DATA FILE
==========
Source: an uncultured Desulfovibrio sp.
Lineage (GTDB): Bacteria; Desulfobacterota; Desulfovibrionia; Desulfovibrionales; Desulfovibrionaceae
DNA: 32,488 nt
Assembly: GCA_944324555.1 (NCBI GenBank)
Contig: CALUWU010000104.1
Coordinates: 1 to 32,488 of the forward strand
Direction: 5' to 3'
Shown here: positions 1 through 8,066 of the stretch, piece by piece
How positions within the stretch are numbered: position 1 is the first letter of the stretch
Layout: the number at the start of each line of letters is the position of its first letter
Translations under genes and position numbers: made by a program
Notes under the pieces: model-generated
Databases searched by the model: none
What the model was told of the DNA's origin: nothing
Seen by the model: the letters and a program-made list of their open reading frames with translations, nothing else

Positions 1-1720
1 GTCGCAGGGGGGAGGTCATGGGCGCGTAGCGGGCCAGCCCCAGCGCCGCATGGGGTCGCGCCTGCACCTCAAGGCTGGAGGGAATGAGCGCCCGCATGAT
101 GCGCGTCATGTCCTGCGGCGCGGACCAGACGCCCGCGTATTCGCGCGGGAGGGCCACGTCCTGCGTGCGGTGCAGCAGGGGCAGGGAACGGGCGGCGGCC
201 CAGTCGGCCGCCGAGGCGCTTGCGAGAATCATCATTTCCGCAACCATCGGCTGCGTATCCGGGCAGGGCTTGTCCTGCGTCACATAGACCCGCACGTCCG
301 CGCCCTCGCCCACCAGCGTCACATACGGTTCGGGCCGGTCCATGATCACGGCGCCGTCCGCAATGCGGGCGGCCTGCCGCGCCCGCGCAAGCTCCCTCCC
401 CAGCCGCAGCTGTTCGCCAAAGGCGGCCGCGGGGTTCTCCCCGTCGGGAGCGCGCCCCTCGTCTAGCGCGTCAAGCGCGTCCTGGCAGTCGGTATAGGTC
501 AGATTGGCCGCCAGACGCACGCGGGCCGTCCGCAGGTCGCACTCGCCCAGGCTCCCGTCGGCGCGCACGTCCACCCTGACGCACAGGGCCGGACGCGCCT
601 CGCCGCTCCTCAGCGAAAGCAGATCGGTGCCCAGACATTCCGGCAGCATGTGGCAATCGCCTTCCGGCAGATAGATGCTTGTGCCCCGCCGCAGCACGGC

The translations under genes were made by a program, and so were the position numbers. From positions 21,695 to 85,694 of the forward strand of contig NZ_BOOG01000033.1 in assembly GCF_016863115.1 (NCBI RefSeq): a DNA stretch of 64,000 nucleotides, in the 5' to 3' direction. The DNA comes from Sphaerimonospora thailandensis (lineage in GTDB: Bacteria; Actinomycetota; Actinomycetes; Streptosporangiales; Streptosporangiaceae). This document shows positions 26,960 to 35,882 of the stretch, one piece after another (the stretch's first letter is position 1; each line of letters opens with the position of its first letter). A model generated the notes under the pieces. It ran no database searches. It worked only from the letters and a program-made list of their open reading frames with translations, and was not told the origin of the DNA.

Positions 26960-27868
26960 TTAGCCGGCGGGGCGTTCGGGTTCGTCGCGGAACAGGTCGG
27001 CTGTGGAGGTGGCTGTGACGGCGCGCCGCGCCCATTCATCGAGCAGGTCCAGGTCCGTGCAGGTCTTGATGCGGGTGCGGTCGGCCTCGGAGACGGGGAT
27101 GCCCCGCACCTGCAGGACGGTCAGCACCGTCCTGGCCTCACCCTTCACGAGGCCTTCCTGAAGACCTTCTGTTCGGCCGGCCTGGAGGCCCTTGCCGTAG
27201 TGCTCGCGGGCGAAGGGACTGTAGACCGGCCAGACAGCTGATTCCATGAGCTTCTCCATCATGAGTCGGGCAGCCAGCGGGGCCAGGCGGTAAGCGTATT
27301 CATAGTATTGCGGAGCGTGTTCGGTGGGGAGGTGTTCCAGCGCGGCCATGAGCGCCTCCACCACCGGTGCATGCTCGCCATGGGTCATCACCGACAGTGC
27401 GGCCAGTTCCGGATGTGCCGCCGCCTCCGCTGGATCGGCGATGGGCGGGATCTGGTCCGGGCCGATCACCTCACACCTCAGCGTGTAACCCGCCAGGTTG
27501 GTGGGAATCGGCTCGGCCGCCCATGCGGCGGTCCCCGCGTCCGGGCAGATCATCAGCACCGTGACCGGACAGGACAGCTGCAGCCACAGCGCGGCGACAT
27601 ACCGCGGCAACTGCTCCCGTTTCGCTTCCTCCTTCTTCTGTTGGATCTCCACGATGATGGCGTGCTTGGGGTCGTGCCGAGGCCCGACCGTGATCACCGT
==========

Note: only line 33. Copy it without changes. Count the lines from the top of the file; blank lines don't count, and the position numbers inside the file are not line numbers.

27601 ACCGCGGCAACTGCTCCCGTTTCGCTTCCTCCTTCTTCTGTTGGATCTCCACGATGATGGCGTGCTTGGGGTCGTGCCGAGGCCCGACCGTGATCACCGT